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More Spring Wildflowers, and Some Critters

by: Jill Richardson

Sat Apr 12, 2014 at 21:07:43 PM PDT

Today I did a 5 mi hike with a photography group on Palomar Mountain. We parked at 5200 feet, hiked down to a pond, and then back up to the car.

We saw some nice flowers, and even a few critters for a nice change.

Mountain Pink Currant
Mountain Pink Currant

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This is California in a Crappy Wildflower Year...

by: Jill Richardson

Sat Mar 29, 2014 at 21:14:42 PM PDT

I don't know if I've shared this here yet, but this is my last year (for a while) in San Diego. In August, I'm moving back to Madison, WI to attend grad school at UW. So that means that I've gotta make this wildflower season count since I won't have another chance any year soon.

It doesn't help that we're in a historic drought. I was honestly so bummed I felt like Christmas had been canceled. But honestly, the wildflowers, well, you can see for yourself...

All I have to say is: THIS is why I love living in California. One of the many reasons, anyway.

There's More... :: (4 Comments, 1642 words in story)

Book Review: Guide to Wild Foods and Useful Plants

by: Jill Richardson

Mon Mar 17, 2014 at 21:31:49 PM PDT

I recently got a copy of the book Guide to Wild Foods and Useful Plants by Christopher Nyerges. It's the second edition, which I assume means there was a first edition out some time ago and this one has newly revised content.

As you'll read below, I've got a few critiques of this book but I like it overall. My satisfaction with it is, in part, because there are just so few books I've found AT ALL on wild edibles that are local to me. Most of what I've learned about using plants comes either from Native Americans or from books on herbal medicine. I love herbal medicine, but it's a different topic from foraging for food, which is the main focus of this book. Therefore, I think this book fills a niche that really needed to be filled.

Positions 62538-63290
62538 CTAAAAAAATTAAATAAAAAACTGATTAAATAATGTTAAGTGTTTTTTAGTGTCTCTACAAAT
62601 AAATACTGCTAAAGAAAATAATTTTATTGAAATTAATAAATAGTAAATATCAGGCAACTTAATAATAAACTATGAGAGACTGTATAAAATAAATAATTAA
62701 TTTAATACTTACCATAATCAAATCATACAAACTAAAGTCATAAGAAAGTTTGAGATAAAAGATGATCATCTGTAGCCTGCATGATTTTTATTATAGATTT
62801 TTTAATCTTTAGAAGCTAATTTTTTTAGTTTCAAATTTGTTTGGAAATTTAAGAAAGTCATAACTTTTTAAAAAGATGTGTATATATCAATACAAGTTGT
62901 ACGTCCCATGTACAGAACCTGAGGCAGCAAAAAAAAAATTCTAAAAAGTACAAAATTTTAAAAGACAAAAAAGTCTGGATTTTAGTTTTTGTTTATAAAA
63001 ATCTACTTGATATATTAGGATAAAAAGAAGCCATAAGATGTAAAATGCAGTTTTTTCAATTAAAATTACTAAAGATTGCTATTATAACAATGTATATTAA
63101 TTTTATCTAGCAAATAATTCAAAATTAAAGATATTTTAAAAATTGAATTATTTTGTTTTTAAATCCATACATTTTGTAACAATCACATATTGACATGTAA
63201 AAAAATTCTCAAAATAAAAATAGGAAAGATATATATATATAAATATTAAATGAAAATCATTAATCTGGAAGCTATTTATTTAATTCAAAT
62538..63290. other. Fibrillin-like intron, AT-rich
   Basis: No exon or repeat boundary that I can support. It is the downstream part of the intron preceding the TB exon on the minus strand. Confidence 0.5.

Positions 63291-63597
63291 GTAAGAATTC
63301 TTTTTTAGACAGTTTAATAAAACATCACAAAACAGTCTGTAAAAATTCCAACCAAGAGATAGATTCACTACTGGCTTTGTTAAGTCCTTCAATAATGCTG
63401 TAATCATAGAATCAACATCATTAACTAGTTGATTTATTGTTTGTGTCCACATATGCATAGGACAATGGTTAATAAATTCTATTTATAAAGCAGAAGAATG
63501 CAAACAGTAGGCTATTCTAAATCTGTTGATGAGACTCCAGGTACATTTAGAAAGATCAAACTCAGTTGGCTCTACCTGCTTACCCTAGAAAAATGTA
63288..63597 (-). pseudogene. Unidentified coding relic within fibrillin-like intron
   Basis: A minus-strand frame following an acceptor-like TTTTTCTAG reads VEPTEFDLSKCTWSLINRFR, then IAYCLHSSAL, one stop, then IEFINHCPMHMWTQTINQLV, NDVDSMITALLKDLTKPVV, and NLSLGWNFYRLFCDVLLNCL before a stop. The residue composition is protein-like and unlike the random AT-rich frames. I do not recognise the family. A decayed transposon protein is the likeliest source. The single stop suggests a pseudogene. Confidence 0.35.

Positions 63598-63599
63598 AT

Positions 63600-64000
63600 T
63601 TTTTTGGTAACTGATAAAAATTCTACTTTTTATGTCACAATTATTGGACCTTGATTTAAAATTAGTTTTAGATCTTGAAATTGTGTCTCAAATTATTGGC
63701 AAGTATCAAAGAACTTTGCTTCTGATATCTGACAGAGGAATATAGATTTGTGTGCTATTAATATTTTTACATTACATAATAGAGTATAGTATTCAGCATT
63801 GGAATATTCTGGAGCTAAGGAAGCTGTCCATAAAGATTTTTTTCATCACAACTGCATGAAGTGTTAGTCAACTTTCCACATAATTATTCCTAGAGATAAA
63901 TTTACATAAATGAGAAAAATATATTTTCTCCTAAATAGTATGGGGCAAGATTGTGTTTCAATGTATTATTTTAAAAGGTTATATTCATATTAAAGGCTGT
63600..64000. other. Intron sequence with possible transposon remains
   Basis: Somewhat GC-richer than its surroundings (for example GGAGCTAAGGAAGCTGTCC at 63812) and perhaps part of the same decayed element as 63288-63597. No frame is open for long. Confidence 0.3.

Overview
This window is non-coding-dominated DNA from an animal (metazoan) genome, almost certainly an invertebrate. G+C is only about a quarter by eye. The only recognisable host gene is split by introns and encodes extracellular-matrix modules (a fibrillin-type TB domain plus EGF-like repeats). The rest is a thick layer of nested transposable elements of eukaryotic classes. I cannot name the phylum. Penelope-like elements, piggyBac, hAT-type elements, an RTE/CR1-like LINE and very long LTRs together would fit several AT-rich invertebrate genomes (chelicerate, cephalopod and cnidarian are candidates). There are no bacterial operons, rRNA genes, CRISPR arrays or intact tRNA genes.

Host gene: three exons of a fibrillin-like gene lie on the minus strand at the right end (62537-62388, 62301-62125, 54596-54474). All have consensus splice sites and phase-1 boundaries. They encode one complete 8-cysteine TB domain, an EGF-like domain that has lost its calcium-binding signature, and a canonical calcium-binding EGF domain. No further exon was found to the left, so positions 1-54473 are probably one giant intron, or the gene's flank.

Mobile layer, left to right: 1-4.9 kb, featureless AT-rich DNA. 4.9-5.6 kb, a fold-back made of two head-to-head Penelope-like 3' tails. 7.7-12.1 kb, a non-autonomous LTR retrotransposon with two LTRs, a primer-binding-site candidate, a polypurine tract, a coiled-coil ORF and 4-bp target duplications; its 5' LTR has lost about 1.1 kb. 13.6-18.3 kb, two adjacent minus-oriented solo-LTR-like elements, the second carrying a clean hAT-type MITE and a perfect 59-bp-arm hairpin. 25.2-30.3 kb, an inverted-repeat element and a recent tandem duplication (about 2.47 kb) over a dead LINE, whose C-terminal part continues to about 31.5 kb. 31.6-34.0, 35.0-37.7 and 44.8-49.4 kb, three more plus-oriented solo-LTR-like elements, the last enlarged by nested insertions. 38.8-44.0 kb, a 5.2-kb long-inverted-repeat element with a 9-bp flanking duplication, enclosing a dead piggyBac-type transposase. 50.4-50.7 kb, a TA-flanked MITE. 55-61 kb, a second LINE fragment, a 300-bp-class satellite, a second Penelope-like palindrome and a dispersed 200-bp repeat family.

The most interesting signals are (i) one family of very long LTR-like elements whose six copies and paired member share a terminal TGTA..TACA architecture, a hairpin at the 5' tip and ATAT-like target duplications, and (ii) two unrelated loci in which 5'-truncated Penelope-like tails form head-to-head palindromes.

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Yosemite and Tendinitis

by: Jill Richardson

Sat Mar 01, 2014 at 17:01:26 PM PST

Well, shucks. I've got tendinitis in both ankles. My doctor sentenced me to 2 weeks without hiking. Even though it's raining, I'm still longing to get out into the mountains. The John Muir quote, "The mountains are calling, and I must go!" comes to mind. Then I wonder if John Muir ever got tendinitis.

The only good news is that it's raining for several days, and after that I'm going to Wisconsin to check out the grad school there. (I'll probably be going there in the fall.) Some I'm not missing much hiking anyway. By the time I get back, I'll be allowed to go hiking again. And I won't miss any backpacking trips, although I'll have to sign up for a really easy, gentle one this time around.

Since I'm definitely leaving the state at the end of the summer, I've made a bit of a California bucket list.  The top item on the list is: Go to Yosemite. And I just signed up for a 4th of July Yosemite trip. I need to get in shape for it. Tendinitis would be a real bummer.

Right now, I'm stuck resting and icing my feet. But before I head back out on the trail, I want to do more to prevent this from happening again. The key seems to be in doing stretches and exercises such as those found here, here, here, and here. Of course, I can't even do any of that right now. It's driving me absolutely crazy.  

Discuss :: (2 Comments)

Wildflower Season Begins...

by: Jill Richardson

Mon Feb 24, 2014 at 22:26:58 PM PST

California's wildflower season is like Christmas to me. It hits its peak in March and April near the coast (a bit earlier in the desert), but it's already beginning. And I am just giddy. Here are some of the photos from my backpacking trip to Noble Canyon.

Noble Canyon Trail